The Weekly Digs #130

by Becky

A Project Checked off the List

This week marked a big accomplishment! After weeks of working on it, Cameron and the boys finished up the chicken tractor build. The majority of the egg laying chickens had been living in the other chicken tractor we have which is meant for meat birds. It has no nesting boxes or roosts.

Black Minorca Rooster and Whiting True Green hen

Just a few weeks ago the chickens in the meat bird tractor started to lay eggs! Which in a broiler tractor is not great for the chickens or for us collecting the eggs. 

When we finished the new tractor for the egg layers we moved it out to the pasture and put in all the chickens that were already laying eggs. They are much happier and the tractor is working so well. We added permanent wheels so it is easy to move and it also has a very secure coop area. 

I also put together a video all about the evolution of this chicken tractor and why this is the best one we’ve built yet! It can be found HERE.

Escape Artists

It was a frustrating week for Cameron because the cows were getting out of their fencing every day. It’s been over a month since they last got out and all the sudden the calves decided it was more fun to play outside the fence. 

When the calves go out the Mom’s follow, even if it means breaking through the fence to get there. Since all the calves are all pretty short, they can go under the lowest electrical wire without even touching it. 

Cameron set up an extra wire on the bottom and tightened all the strands so the cows would stay a bit longer. He thinks because we have new calves they all need to be retrained to the electric fence and I think he is right!

In the Garden

I had an idea come to me this week that was definitely inspiration. I’d been so frustrated about the bugs eating all my fall plants, especially the cabbage family crops that I was really unmotivated to plant anything else.

A few days ago, I was looking in our barn and I saw some tulle fabric. I had bought it last year to use as a bug netting and it worked really well. I forgot that I had it and knew if I did a smaller area, I could replant the turnips, cabbages, and radishes that got eaten.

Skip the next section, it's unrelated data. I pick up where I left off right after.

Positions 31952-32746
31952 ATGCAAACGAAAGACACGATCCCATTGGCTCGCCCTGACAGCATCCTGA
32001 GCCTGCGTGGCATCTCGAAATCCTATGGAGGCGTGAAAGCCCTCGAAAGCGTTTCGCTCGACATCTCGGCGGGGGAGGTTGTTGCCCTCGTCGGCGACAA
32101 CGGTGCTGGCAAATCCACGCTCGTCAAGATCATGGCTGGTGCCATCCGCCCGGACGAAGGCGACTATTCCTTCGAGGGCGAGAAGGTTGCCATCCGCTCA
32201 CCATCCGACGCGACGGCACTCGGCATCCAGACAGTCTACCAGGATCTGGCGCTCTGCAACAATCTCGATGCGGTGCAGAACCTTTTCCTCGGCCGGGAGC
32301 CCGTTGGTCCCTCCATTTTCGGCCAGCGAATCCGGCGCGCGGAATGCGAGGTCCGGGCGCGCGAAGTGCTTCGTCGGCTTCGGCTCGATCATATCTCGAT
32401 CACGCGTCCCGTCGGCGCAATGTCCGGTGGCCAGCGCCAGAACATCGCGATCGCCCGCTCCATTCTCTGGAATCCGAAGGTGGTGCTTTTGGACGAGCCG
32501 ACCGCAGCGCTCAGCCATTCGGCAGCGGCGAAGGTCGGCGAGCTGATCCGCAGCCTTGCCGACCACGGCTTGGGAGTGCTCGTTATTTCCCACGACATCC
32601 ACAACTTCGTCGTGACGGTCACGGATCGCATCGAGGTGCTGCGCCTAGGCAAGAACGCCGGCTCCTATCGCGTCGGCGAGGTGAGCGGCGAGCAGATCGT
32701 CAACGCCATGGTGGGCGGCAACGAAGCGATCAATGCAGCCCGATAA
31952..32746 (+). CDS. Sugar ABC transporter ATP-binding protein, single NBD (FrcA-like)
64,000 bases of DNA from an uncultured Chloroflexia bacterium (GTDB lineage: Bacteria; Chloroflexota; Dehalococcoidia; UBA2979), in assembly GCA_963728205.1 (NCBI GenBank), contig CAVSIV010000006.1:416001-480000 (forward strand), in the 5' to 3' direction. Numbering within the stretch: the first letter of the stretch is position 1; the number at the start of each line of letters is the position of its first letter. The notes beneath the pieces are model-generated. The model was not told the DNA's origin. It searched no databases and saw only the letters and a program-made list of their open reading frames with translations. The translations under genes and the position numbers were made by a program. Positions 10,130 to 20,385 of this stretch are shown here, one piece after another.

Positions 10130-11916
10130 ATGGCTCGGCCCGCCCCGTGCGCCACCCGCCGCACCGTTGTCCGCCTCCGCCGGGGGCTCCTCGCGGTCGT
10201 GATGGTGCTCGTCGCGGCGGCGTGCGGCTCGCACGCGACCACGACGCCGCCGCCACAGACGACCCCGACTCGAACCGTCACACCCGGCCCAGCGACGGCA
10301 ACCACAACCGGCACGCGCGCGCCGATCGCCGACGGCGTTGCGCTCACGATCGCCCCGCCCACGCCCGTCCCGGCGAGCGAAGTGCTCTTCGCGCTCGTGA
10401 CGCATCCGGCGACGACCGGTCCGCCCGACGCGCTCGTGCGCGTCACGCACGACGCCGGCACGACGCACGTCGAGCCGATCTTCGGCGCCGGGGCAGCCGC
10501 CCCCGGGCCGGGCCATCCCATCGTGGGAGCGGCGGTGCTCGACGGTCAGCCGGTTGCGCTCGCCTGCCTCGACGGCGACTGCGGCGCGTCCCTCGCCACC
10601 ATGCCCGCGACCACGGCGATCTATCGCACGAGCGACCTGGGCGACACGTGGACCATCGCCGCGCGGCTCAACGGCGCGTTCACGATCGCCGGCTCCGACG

We had a 25 foot area of cleared row in the caterpillar tunnel and I planted the seeds there. 

We watered then I covered it all with the tulle fabric. I found it worked best when I put it tightly against the ground instead of elevated by hoops (I did this method two years ago).

Then in addition to the sandbags, we buried all the edges of the fabric with the nearby dirt. Hopefully that will do the trick!

This week Cameron harvested about ten row feet of potatoes. It was 25 pounds. We have roughly 120 row feet left. If all the potatoes are in good shape that should leave us with about 300lbs for winter. It seems like it was a great potato year.

This is the first year I’ve used organically grown seed potatoes. It proved to be worth it because I grow organically as well. The plants are so much more resilient when the parent plant was grown without fungicide, pesticide, or herbicide. 

Buena Mulata Pepper. Pretty but so spicy!

On another note, when the cows got out they started nibbling on my sweet potatoes (this is the second time that has happened) luckily last time the greens grew back and I’m hoping this time will be the same. 

Hopefully they won’t get set back too much. The sweet potatoes are outside the garden fence. We will fence in the area soon, I hope.

Preserving

  • 10 quart jars of Cajun Cowpea Soup
  • 10 quart bags basil pesto in the freezer
  • 15 lbs of yellow beans in the freezer

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2 comments

Melissa October 7, 2021 - 1:27 pm

Hi there. I’ve just found your blog and reading through it. I’m curious approximately how many seed potato you planted for this harvest. Thanks so much. Melissa

Reply
theseasonalhomestead October 10, 2021 - 5:23 am

Hi Melissa,
I planted about 20 lbs of Yukon Gem potatoes and 50 lbs of Kennebec Potatoes.

Reply

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